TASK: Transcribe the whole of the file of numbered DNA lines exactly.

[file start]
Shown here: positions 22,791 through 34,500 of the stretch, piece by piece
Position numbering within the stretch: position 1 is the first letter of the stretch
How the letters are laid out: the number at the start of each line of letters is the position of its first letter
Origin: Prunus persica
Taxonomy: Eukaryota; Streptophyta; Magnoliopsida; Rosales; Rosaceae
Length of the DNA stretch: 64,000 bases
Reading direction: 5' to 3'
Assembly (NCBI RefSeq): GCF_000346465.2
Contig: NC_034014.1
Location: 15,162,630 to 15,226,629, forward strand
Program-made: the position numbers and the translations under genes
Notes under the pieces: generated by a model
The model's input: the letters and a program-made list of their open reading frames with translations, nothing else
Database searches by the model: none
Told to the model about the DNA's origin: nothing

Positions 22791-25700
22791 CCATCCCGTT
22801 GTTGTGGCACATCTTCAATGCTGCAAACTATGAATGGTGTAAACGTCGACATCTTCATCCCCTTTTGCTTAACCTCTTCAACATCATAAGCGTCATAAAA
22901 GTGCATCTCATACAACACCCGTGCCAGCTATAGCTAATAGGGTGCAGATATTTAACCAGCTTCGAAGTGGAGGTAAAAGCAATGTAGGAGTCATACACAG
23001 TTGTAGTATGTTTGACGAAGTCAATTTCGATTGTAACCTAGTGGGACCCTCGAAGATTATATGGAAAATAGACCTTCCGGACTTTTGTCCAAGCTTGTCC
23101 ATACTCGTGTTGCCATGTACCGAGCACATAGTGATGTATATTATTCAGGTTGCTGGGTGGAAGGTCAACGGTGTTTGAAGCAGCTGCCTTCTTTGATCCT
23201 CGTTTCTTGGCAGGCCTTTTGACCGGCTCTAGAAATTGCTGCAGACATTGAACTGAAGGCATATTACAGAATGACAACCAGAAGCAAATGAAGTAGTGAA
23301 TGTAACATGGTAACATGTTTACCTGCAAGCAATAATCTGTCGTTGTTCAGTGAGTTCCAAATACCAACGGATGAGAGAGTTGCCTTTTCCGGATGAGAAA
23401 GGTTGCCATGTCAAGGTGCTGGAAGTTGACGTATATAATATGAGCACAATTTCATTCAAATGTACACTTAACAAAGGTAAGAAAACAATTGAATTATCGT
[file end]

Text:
Shown here: positions 22,791 through 34,500 of the stretch, piece by piece
Position numbering within the stretch: position 1 is the first letter of the stretch
How the letters are laid out: the number at the start of each line of letters is the position of its first letter
Origin: Prunus persica
Taxonomy: Eukaryota; Streptophyta; Magnoliopsida; Rosales; Rosaceae
Length of the DNA stretch: 64,000 bases
Reading direction: 5' to 3'
Assembly (NCBI RefSeq): GCF_000346465.2
Contig: NC_034014.1
Location: 15,162,630 to 15,226,629, forward strand
Program-made: the position numbers and the translations under genes
Notes under the pieces: generated by a model
The model's input: the letters and a program-made list of their open reading frames with translations, nothing else
Database searches by the model: none
Told to the model about the DNA's origin: nothing

Positions 22791-25700
22791 CCATCCCGTT
22801 GTTGTGGCACATCTTCAATGCTGCAAACTATGAATGGTGTAAACGTCGACATCTTCATCCCCTTTTGCTTAACCTCTTCAACATCATAAGCGTCATAAAA
22901 GTGCATCTCATACAACACCCGTGCCAGCTATAGCTAATAGGGTGCAGATATTTAACCAGCTTCGAAGTGGAGGTAAAAGCAATGTAGGAGTCATACACAG
23001 TTGTAGTATGTTTGACGAAGTCAATTTCGATTGTAACCTAGTGGGACCCTCGAAGATTATATGGAAAATAGACCTTCCGGACTTTTGTCCAAGCTTGTCC
23101 ATACTCGTGTTGCCATGTACCGAGCACATAGTGATGTATATTATTCAGGTTGCTGGGTGGAAGGTCAACGGTGTTTGAAGCAGCTGCCTTCTTTGATCCT
23201 CGTTTCTTGGCAGGCCTTTTGACCGGCTCTAGAAATTGCTGCAGACATTGAACTGAAGGCATATTACAGAATGACAACCAGAAGCAAATGAAGTAGTGAA
23301 TGTAACATGGTAACATGTTTACCTGCAAGCAATAATCTGTCGTTGTTCAGTGAGTTCCAAATACCAACGGATGAGAGAGTTGCCTTTTCCGGATGAGAAA
23401 GGTTGCCATGTCAAGGTGCTGGAAGTTGACGTATATAATATGAGCACAATTTCATTCAAATGTACACTTAACAAAGGTAAGAAAACAATTGAATTATCGT